Trade winds and food chain – Pacific – 05/10/2006

  • November 23, 2013 at 11:47 pm #1207

    rocky and ginnicus wrote:
    Global warming weakens Pacific trade winds
    Long-term effect could disrupt marine food chain
    This illustration show how the loop of circulating wind over the
    Pacific Ocean known as the Walker circulation works.
    View related photos
    Gabriel Vecchi / UCAR

    Updated: 1:45 p.m. ET May 3, 2006
    NEW YORK – The trade winds in the Pacific Ocean are weakening as a
    result of global warming, according to a new study that indicates
    changes to the region’s biology are possible.

    Using a combination of real-world observations and computer modeling,
    researchers conclude that a vast loop of circulating wind over the
    Pacific Ocean, known as the Walker circulation, has weakened by about
    3.5 percent since the mid-1800s. The trade winds are the portion of
    the Walker circulation that blow across the ocean surface.

    The researchers predict another 10 percent decrease by the end of the
    21st century.

    The effect, attributed at least in part to human-induced climate
    change, could disrupt food chains and reduce the biological
    productivity of the Pacific Ocean, scientists said.

    The study was led by Gabriel Vecchi of the University Corporation for
    Atmospheric Research and is detailed in the May 4 issue of the
    journal Nature.

    The researchers used records of sea-level atmospheric pressure
    readings from as far back as the mid-1800s to reconstruct the wind
    intensity of the Walker circulation over the past 150 years. A
    computer climate model replicated the effect seen in the historical

    Some of the computer simulations included the effects of human
    greenhouse gas emissions; others included only natural factors known
    to affect climate such as volcanic eruptions and solar variations.

    “We were able to ask ‘What if humans hadn’t done anything? Or what if
    volcanoes erupted? Or if the sun hadn’t varied?'” Vecchi said. “Our
    only way to account for the observed changes is through the impact of
    human activity, and principally from greenhouse gases from fossil
    fuel burning.”

    Earth’s average temperature has risen by about 1 degree Fahrenheit
    over the past century and many scientists believe greenhouse gases
    and carbon dioxide emissions from human activities are to blame.

    “This is evidence supporting global warming and also evidence of our
    ability to make reasonable predictions of at least the large scale
    changes that we should expect from global warming,” Vecchi told

    By extrapolating their data and combining it with results from other
    models, the researchers predict the Walker circulation could slow by
    an additional 10 percent by 2100.

    Driving force

    The trade winds blow from the east at an angle towards the equator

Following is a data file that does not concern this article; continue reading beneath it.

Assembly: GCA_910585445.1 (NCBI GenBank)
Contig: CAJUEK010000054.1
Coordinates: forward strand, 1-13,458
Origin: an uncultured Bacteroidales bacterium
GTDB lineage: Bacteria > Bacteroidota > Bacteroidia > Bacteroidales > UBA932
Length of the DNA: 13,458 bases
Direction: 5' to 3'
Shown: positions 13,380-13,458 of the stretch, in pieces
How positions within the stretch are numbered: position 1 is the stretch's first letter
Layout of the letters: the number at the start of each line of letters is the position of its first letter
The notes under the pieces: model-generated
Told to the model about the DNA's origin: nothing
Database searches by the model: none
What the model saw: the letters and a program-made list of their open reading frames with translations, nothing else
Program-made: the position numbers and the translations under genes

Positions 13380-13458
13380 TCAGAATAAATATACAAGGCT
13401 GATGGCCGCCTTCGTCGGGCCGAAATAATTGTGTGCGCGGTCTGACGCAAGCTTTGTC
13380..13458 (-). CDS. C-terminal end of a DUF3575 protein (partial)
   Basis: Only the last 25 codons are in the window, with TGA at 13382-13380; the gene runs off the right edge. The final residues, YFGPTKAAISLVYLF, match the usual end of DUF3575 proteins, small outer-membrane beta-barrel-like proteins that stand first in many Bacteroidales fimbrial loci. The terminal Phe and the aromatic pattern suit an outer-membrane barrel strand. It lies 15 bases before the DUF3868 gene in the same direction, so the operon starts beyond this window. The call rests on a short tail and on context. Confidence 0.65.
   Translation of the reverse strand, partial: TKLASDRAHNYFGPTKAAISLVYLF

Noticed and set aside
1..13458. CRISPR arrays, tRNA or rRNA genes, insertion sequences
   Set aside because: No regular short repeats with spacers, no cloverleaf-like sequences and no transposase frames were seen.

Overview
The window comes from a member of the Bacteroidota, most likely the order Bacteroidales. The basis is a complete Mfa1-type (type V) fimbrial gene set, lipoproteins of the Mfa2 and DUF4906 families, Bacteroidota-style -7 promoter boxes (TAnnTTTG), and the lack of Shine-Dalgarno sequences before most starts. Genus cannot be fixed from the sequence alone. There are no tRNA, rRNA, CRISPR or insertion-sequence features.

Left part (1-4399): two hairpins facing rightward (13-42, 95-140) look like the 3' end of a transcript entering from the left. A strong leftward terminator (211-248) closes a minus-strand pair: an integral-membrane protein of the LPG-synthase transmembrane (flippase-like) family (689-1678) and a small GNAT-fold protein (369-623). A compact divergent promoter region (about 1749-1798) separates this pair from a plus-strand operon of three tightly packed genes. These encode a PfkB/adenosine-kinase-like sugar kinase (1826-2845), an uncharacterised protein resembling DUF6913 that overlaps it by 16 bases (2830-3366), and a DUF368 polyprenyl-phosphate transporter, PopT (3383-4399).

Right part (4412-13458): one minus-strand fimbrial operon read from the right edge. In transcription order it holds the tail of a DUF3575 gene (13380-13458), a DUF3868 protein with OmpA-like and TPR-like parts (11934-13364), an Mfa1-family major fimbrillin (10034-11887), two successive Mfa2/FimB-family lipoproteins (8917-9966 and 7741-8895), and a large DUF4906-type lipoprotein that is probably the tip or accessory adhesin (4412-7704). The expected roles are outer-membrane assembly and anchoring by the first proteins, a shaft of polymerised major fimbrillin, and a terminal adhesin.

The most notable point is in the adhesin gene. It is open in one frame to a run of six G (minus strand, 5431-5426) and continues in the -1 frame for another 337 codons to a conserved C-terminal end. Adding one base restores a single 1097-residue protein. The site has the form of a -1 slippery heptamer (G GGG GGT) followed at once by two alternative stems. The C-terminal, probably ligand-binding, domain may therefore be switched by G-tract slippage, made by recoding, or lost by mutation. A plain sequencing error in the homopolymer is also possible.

and have been used by sailors for centuries seeking to sail west.
    Christopher Columbus relied on the Atlantic’s trade winds to carry
    him to North America. The winds get their name from their
    reliability: To say that a “wind blows trade” is to say that it blows
    on track.

    The overall Walker circulation is powered by warm, rising air in the
    west Pacific Ocean and sinking cool air in the eastern Pacific.

    This looping conveyer belt of winds has far-reaching effects on
    climate around the globe. It steers ocean currents and nourishes
    marine life across the equatorial Pacific and off the coast of South
    America by driving the upwelling of nutrient-rich cold water from
    ocean depths to the surface.

    The Walker circulation is also primarily responsible for transporting
    water vapor that evaporates from the ocean surface west, towards
    Indonesia; there, the moisture rises up into the atmosphere,
    condenses, and falls back to Earth as rain.

    Several theories on the effects of global warming predict a weakening
    of the Walker circulation. Scientists think it works like this:

    To remain energetically balanced, the rate at which the atmosphere
    absorbs water vapor must be balanced by the rate of rainfall. But as
    temperatures rise and more water evaporates from the ocean, water
    vapor in the lower atmosphere increases rapidly. Because of various
    physical processes, however, the rate of rainfall does not increase
    as fast.

    Since the atmosphere is absorbing moisture faster than it can dump
    it, and because wind is the major transporter of moisture into the
    atmosphere, air circulation must slow down if the energy balance is
    to be maintained.

    A drop in winds could reduce the strength of both surface and
    subsurface ocean currents and dampen cold water upwelling at the

    “This could have important effects on ocean ecosystems,” Vecchi
    said. “The ocean currents driven by the trade winds supply vital
    nutrients to near-surface ocean ecosystems across the equatorial
    Pacific, which is a major fishing region.”

    Copyright 2006 The Associated Press. All rights reserved.

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